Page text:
This is wrong. Dr. Fung highlights research that shows that these two variables are dependent on each other. If you decrease the calories in, you trigger a reduction in calories out. Studies show that the resting metabolic rate slows with a reduction in calories. So strength decreases, heart rates slow down, heart stroke volume goes down, body temperature drops, physical endurance drops, blood pressure drops, you lose hair, your nails go brittle. As a result of the metabolic slowdown you lose very little weight.

2. Basal Metabolic Rate is Stable

When we think about the calories out part of the equation, we only ever think of exercise. But measuring calorie expenditure is very difficult compared to calorie consumption. So we assume that calorie expenditure remains constant, except for exercise. However, total energy expenditure includes basal metabolic rate, thermogenic effect of food, nonexercise activity thermogenesis, EPOC (excess post-exercise oxygen consumption) AND exercise. “The total energy expenditure can go up or down by as much as 50 per cent depending upon the caloric intake as well as other factors” (p. 30).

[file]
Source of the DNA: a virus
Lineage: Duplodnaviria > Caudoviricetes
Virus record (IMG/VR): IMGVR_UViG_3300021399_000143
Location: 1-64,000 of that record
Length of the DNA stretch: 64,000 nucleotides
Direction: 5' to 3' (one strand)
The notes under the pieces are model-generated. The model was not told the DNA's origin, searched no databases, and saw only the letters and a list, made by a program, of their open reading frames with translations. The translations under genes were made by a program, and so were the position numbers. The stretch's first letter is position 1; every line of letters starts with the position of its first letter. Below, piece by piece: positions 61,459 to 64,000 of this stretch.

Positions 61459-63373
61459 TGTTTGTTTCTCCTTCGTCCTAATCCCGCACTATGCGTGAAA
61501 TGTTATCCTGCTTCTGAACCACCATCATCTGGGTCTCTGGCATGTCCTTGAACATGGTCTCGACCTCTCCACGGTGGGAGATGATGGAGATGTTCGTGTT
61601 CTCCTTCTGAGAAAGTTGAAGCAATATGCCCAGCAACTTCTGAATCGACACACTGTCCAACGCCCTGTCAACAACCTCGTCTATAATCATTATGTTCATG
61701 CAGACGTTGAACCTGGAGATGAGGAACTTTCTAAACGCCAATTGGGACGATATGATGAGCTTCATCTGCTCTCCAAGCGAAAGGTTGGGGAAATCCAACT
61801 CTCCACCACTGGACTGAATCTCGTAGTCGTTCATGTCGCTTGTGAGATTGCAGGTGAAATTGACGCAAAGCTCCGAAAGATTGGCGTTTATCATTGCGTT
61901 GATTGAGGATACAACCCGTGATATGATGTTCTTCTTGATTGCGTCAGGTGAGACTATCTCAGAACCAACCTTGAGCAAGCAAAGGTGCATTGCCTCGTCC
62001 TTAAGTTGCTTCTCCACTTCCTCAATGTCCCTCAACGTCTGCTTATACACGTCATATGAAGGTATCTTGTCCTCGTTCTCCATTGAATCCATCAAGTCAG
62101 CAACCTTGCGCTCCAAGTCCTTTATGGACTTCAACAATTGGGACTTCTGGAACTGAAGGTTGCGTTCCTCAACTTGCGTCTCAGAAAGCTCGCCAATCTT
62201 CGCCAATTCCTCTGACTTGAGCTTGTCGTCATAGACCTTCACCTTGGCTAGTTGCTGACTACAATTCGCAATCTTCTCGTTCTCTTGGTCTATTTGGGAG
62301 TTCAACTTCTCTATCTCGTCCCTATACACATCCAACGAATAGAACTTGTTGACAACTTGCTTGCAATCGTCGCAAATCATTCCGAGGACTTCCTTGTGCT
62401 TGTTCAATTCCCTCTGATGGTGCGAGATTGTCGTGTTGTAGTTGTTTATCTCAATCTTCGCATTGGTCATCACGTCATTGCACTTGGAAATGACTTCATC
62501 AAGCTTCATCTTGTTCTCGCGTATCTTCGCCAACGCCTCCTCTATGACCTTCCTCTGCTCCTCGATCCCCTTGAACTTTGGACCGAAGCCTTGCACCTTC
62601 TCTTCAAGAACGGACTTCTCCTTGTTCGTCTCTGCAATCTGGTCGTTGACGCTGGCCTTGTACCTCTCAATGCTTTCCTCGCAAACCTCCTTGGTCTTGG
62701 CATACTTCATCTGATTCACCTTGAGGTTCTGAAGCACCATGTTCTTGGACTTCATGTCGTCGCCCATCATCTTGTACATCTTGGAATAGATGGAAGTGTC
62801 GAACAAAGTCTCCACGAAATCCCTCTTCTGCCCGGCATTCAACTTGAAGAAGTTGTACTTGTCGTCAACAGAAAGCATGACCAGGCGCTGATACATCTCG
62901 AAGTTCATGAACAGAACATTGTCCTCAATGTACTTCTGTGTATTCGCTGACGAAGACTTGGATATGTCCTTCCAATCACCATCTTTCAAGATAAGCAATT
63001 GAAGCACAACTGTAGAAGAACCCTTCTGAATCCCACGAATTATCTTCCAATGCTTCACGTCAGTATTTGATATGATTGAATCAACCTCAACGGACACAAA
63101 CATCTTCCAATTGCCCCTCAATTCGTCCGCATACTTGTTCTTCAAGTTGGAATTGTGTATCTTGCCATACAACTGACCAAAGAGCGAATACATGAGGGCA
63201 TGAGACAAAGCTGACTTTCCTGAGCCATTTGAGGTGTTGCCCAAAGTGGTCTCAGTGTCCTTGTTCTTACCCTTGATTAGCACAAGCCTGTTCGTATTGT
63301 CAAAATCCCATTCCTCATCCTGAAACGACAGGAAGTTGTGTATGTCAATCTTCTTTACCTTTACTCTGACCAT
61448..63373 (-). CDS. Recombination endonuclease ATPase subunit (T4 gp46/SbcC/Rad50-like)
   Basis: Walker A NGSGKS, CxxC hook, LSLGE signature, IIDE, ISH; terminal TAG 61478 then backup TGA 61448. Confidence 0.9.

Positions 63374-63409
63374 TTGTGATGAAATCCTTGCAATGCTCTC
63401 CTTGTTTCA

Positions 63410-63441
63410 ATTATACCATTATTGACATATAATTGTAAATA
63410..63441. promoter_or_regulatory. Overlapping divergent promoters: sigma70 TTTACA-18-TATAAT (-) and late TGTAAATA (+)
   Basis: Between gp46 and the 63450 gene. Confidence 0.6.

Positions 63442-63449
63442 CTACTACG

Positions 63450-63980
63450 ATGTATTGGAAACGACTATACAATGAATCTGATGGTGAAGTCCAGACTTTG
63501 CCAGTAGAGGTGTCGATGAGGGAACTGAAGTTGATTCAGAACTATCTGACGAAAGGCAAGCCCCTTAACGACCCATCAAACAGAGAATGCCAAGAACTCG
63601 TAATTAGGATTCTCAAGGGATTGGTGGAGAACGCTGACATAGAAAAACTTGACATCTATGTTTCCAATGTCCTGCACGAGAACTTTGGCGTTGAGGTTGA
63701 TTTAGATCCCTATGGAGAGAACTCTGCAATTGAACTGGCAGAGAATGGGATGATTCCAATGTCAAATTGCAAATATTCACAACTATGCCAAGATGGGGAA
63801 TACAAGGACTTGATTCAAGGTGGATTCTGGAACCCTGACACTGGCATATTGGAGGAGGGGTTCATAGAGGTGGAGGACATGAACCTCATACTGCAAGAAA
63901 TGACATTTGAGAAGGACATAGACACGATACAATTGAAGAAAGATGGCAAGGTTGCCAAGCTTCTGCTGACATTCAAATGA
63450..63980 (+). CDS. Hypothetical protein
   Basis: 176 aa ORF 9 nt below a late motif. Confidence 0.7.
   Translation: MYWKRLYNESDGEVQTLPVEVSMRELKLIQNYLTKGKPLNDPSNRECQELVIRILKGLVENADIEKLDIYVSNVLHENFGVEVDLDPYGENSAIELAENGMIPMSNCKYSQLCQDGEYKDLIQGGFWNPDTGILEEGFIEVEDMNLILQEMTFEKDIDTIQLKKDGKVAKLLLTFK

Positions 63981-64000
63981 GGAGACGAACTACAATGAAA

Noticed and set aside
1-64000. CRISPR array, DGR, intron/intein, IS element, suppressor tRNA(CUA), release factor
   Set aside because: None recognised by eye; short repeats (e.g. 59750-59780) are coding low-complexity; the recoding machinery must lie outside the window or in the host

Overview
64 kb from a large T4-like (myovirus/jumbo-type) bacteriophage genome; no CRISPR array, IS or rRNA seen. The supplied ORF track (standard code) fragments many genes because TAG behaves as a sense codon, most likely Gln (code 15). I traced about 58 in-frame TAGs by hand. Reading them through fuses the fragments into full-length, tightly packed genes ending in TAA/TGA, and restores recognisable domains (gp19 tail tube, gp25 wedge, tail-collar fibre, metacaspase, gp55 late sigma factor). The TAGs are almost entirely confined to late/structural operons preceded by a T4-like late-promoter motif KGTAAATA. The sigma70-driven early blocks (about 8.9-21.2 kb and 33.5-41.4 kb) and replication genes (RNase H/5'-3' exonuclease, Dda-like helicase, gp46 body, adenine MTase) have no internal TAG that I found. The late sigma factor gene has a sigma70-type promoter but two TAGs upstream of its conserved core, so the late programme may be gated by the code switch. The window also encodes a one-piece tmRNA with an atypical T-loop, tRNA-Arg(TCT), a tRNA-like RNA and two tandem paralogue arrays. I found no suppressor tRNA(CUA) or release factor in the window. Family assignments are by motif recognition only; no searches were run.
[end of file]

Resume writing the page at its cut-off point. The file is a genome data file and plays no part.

3. We Exert Conscious Control Over Calories In

We are quick to blame the lack of willpower when we eat. However, there are several hormonal systems in our body that tell us when to eat and when to stop. We stop eating when the satiety hormones kick in. For example, you get up in the morning and you smell bacon and eggs. That may make you hungry. However, if you have just eaten a big breakfast, then the same smell probably makes you slightly sick. The smell is the same, but your reaction to it is hormonal.

4. Fat Stores Are Essentially Unregulated